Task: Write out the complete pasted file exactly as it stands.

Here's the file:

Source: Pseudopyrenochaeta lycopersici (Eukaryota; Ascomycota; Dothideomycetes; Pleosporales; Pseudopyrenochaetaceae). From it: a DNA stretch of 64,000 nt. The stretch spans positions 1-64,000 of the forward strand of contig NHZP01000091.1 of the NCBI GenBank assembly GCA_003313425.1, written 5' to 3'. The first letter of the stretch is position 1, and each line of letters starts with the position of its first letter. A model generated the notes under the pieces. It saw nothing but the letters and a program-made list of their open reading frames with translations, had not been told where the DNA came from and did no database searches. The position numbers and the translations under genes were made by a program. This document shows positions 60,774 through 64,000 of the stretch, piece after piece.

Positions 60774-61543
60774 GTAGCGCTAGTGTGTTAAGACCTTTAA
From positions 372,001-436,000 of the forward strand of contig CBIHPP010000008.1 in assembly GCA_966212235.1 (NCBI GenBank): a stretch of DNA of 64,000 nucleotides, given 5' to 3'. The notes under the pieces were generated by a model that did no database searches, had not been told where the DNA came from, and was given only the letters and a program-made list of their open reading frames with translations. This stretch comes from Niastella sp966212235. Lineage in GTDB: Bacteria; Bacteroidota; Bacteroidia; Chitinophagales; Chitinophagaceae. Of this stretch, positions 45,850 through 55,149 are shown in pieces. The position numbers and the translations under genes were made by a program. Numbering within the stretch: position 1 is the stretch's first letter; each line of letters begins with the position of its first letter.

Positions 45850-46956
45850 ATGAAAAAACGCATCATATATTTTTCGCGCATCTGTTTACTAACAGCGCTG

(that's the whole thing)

Source: Pseudopyrenochaeta lycopersici (Eukaryota; Ascomycota; Dothideomycetes; Pleosporales; Pseudopyrenochaetaceae). From it: a DNA stretch of 64,000 nt. The stretch spans positions 1-64,000 of the forward strand of contig NHZP01000091.1 of the NCBI GenBank assembly GCA_003313425.1, written 5' to 3'. The first letter of the stretch is position 1, and each line of letters starts with the position of its first letter. A model generated the notes under the pieces. It saw nothing but the letters and a program-made list of their open reading frames with translations, had not been told where the DNA came from and did no database searches. The position numbers and the translations under genes were made by a program. This document shows positions 60,774 through 64,000 of the stretch, piece after piece.

Positions 60774-61543
60774 GTAGCGCTAGTGTGTTAAGACCTTTAA
From positions 372,001-436,000 of the forward strand of contig CBIHPP010000008.1 in assembly GCA_966212235.1 (NCBI GenBank): a stretch of DNA of 64,000 nucleotides, given 5' to 3'. The notes under the pieces were generated by a model that did no database searches, had not been told where the DNA came from, and was given only the letters and a program-made list of their open reading frames with translations. This stretch comes from Niastella sp966212235. Lineage in GTDB: Bacteria; Bacteroidota; Bacteroidia; Chitinophagales; Chitinophagaceae. Of this stretch, positions 45,850 through 55,149 are shown in pieces. The position numbers and the translations under genes were made by a program. Numbering within the stretch: position 1 is the stretch's first letter; each line of letters begins with the position of its first letter.

Positions 45850-46956
45850 ATGAAAAAACGCATCATATATTTTTCGCGCATCTGTTTACTAACAGCGCTG